• Because a template typically does not have the overhead of HTML parsing, only regex search for delimiters that must follow specific rules to prevent the need to parse HTML. The short answer is, you have to draw a line somewhere. Mostly we use templates because they imply the print statement around all the HTML. we could just as easily have used a bunch of print statements, and depending on how much component decomposition one does, it often seems that way anyway. I guess templates just feel like the correct level of abstraction. – Len Jaffe Dec 3 '12 at 20:14

As part of your test suite, consider an HTML validator like HTML::Lint or HTML::Tidy.

  • 1
    Andy, question: will HTML::Lint get upset by the html 5 doctype "!DOCTYPE HTML" ? We're not actually using anything html5-specific, so Lint/Tidy should be of great use. I see you have Test::More wrappers. We can run our CGI scripts command line, so running lint against the current output will hopefully provide a good survey of the current situation. And keeps the conversion on the right track, a la Test-Driven Development. Thank you for the suggestion. – Edward Barnard Nov 26 '12 at 19:27
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    HTML::Lint is unaware of HTML 5. Also, instead of running your CGI scripts from the command line, use a tool like WWW::Mechanize to fetch a page via the web server, just like a browser would, and then you can feed that page into HTML::Lint. That way you're testing something a lot closer to the real thing. – Andy Lester Nov 26 '12 at 20:04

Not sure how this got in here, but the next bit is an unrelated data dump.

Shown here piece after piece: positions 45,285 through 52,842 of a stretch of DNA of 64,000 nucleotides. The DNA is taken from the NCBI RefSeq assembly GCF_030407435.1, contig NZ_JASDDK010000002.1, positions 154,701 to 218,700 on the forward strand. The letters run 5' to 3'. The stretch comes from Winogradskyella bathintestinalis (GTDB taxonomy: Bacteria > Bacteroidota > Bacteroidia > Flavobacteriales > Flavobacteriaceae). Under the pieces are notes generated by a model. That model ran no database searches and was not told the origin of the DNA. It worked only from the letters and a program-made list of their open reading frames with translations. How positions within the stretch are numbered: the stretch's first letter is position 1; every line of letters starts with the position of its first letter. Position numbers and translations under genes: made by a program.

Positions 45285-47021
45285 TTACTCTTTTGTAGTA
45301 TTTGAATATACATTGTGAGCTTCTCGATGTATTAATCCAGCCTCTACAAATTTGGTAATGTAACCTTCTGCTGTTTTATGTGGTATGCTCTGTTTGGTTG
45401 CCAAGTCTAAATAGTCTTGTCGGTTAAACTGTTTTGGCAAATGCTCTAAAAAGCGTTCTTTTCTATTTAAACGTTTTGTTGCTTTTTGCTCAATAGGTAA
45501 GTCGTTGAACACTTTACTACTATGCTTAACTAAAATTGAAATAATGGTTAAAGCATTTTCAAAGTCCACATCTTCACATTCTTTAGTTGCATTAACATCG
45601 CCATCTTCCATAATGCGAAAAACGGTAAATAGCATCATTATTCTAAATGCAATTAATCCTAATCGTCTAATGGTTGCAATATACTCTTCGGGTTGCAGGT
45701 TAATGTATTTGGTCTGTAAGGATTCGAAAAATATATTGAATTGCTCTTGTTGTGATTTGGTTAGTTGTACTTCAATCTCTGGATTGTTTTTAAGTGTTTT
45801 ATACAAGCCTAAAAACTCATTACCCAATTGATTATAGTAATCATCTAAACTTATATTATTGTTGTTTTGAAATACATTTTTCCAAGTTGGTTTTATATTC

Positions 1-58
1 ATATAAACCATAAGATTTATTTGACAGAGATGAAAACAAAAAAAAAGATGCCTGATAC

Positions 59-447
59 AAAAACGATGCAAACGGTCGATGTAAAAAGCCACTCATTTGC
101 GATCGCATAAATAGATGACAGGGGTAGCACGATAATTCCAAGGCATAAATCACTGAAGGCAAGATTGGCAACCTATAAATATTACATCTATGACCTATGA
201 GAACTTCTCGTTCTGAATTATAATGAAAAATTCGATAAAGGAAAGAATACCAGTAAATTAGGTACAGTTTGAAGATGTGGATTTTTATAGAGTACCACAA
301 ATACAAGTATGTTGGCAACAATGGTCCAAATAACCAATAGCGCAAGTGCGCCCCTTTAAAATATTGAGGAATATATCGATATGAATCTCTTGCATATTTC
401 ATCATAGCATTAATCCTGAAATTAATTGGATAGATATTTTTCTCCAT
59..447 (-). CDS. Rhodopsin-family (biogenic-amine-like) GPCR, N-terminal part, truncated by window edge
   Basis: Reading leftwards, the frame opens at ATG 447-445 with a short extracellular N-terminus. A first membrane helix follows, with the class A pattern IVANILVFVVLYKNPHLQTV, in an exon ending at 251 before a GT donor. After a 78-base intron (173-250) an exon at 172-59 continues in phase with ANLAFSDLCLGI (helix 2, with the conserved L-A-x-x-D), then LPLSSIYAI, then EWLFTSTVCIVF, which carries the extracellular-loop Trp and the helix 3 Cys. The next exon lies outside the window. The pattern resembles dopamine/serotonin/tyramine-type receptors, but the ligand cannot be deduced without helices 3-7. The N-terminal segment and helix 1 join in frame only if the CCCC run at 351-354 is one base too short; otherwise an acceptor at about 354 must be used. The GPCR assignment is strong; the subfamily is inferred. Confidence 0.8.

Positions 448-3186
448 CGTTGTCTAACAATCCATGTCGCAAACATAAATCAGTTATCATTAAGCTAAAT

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    Thanks Andy! Mechanize may be an issue for us because of not wanting to build authentication into the test harness. But I'll definitely look at that option. – Edward Barnard Nov 26 '12 at 20:28
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    The other benefit of using WWW::Mechanize is that it also has Test::WWW::Mechanize that lets you write test programs easily. Where a Mech program might have $mech->get($url), you put that in a test program and change it to $mech->get_ok($url), and voila, it does the GET and then verifies that it's correct. PLUS, Test::WWW::Mechanize can automatically run HTML::Lint on every page for you without even having to think about it. – Andy Lester Nov 26 '12 at 20:34
  • WWW::Mechanize, Test::WWW::Mechanize, HTML::Lint, and Test::HTML::Lint are now on the list. Thanks again Andy! – Edward Barnard Nov 26 '12 at 20:37